EFL Vocabulary Growth in Intensive Language Study

Ozturk M.

JOURNAL OF LANGUAGE TEACHING AND LEARNING, vol.8, no.2, pp.80-88, 2018 (Peer-Reviewed Journal) identifier

  • Publication Type: Article / Article
  • Volume: 8 Issue: 2
  • Publication Date: 2018
  • Journal Indexes: Emerging Sources Citation Index, Communication & Mass Media Index, MLA - Modern Language Association Database
  • Page Numbers: pp.80-88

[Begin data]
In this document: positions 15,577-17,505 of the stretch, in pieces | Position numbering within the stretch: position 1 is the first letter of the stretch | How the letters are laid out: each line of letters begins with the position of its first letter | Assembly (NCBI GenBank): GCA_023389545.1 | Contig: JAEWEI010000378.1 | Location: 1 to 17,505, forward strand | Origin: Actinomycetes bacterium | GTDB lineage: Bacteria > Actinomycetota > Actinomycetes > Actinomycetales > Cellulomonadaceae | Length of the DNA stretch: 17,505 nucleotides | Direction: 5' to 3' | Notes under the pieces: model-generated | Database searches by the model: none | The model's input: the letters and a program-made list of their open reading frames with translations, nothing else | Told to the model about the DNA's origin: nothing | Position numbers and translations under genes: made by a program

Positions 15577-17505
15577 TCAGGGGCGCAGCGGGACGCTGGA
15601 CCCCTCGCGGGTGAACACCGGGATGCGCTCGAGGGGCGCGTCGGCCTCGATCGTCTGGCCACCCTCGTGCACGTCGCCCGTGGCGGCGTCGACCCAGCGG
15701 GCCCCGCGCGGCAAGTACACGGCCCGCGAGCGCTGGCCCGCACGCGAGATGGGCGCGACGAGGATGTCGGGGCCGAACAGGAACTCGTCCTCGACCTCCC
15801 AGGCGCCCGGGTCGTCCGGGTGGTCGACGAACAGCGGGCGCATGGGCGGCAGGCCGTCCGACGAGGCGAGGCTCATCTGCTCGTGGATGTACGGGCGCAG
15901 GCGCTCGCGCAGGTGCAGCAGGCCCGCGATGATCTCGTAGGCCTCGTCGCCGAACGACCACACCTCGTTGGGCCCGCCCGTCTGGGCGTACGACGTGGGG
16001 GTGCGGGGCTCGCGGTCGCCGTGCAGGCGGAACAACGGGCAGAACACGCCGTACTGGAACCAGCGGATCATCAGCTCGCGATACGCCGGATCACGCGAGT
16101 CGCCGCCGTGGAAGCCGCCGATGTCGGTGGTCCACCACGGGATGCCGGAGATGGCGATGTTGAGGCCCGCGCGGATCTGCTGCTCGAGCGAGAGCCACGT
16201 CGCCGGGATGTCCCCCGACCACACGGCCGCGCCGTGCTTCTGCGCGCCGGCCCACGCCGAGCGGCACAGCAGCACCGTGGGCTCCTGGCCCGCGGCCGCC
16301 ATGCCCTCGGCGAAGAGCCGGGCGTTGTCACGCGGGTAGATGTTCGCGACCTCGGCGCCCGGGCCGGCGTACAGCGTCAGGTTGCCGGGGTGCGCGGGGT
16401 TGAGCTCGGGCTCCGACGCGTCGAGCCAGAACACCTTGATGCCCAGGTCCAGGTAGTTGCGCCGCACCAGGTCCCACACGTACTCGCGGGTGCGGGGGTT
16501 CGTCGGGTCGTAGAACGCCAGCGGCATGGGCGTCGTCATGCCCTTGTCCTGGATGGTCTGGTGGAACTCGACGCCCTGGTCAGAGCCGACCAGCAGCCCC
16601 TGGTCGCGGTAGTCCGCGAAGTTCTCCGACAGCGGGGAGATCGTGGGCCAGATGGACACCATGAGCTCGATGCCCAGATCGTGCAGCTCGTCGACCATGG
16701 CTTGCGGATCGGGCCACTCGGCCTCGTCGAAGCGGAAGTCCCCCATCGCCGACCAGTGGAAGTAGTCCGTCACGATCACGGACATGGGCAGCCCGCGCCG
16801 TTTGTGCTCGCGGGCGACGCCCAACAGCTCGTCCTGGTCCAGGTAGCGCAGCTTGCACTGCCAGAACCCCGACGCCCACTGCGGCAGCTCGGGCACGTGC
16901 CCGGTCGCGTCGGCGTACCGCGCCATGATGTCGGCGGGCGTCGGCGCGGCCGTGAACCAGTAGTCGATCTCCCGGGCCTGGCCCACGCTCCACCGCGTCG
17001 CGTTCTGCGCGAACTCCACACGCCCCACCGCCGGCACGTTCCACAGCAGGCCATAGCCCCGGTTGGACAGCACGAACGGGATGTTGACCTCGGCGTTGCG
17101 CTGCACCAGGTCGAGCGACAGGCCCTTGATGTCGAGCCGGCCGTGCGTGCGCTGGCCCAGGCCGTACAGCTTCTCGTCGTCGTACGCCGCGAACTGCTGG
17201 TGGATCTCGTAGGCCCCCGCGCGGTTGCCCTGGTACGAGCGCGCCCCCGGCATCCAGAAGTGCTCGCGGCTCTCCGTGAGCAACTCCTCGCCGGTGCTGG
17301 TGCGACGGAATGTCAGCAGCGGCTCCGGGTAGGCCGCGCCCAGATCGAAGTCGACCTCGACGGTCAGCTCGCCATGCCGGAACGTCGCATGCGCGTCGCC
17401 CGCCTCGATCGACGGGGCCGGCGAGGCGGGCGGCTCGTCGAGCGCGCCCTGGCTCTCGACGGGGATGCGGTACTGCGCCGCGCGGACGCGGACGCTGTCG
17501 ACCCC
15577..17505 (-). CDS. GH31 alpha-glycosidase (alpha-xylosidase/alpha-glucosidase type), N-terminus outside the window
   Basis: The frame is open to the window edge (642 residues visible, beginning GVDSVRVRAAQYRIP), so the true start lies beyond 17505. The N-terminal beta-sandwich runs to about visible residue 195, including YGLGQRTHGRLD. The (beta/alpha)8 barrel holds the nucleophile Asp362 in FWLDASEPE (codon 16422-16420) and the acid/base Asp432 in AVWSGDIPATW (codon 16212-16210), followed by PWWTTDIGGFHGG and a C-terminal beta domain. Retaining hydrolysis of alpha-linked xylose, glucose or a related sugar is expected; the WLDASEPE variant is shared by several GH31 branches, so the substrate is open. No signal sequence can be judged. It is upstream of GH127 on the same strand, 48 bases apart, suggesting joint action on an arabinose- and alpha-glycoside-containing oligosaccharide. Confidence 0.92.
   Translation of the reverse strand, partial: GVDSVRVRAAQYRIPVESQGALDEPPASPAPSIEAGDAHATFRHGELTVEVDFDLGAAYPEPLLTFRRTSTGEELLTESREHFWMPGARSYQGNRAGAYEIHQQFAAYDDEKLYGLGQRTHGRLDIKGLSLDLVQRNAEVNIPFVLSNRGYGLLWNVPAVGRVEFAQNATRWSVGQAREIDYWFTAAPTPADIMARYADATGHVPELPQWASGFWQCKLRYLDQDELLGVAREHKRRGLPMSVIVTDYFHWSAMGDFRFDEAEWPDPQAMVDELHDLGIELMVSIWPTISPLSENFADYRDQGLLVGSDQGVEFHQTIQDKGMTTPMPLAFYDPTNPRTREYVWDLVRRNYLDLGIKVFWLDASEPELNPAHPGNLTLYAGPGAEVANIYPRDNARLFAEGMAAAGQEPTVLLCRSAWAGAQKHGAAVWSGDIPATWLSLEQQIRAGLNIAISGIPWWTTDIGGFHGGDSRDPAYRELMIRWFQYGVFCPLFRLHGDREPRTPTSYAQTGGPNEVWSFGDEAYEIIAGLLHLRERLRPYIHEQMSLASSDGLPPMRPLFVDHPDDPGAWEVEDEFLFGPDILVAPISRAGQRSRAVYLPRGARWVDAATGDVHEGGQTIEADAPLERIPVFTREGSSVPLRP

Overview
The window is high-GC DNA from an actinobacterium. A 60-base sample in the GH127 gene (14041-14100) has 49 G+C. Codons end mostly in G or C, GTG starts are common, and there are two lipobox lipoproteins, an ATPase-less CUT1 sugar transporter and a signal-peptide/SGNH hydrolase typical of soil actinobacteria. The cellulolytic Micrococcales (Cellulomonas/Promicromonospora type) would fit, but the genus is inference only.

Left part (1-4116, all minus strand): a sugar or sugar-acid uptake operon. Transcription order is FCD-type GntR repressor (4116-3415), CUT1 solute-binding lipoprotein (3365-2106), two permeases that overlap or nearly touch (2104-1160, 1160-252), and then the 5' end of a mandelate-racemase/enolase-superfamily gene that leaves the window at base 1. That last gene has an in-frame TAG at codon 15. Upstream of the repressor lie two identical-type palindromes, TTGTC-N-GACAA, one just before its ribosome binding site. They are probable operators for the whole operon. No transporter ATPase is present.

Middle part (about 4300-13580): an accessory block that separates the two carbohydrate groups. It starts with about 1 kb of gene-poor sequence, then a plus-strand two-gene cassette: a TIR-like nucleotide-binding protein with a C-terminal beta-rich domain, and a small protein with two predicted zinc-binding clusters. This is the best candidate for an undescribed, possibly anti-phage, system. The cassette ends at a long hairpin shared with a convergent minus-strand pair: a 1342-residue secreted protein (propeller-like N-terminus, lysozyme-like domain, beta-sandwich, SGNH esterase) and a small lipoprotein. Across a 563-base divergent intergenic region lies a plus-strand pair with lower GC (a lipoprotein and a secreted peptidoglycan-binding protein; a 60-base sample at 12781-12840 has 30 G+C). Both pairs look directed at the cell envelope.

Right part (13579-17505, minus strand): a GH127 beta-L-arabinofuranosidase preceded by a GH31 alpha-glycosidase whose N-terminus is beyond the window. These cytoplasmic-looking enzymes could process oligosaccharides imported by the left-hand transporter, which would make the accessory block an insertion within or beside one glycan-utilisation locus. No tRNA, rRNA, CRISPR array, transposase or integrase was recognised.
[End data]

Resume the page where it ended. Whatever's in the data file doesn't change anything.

Investigations into typical vocabulary growth rates of EFL (English as a Foreign Language) learners are important to the setting of more realistic targets as well as to the evaluation of the success of language programs. Previous research into second language vocabulary growth was conducted in settings which were not particularly conducive to substantial vocabulary growth. They involved either explicit but limited language instruction as part of a school curriculum or indirect incidental learning through degree study in English. The present study investigates the vocabulary growth of EFL learners in a setting which is expected to induce more growth owing to a greater amount of explicit language instruction. The growth in the written receptive (i. e. reading) vocabulary sizes of 410 EFL learners in an intensive language program in a major Turkish university was studied over one academic year. Vocabulary sizes of learners from a range of English language proficiency levels were measured using the Vocabulary Size Test (Nation and Beglar, 2007). The results suggested greater annual growth than those reported in previous research. The study also indicated that vocabulary growth rates were not stable across proficiency levels, and showed a fall-rise pattern. However, when proficiency was determined lexically, the results suggested that growth slowed down as the vocabulary size increased. These results point to the limitations of explicit instruction in more advanced levels of proficiency as far as vocabulary learning is concerned. Universities are advised to evaluate cost against benefits before implementing these programmes. (c) Association of Applied Linguistics. All rights reserved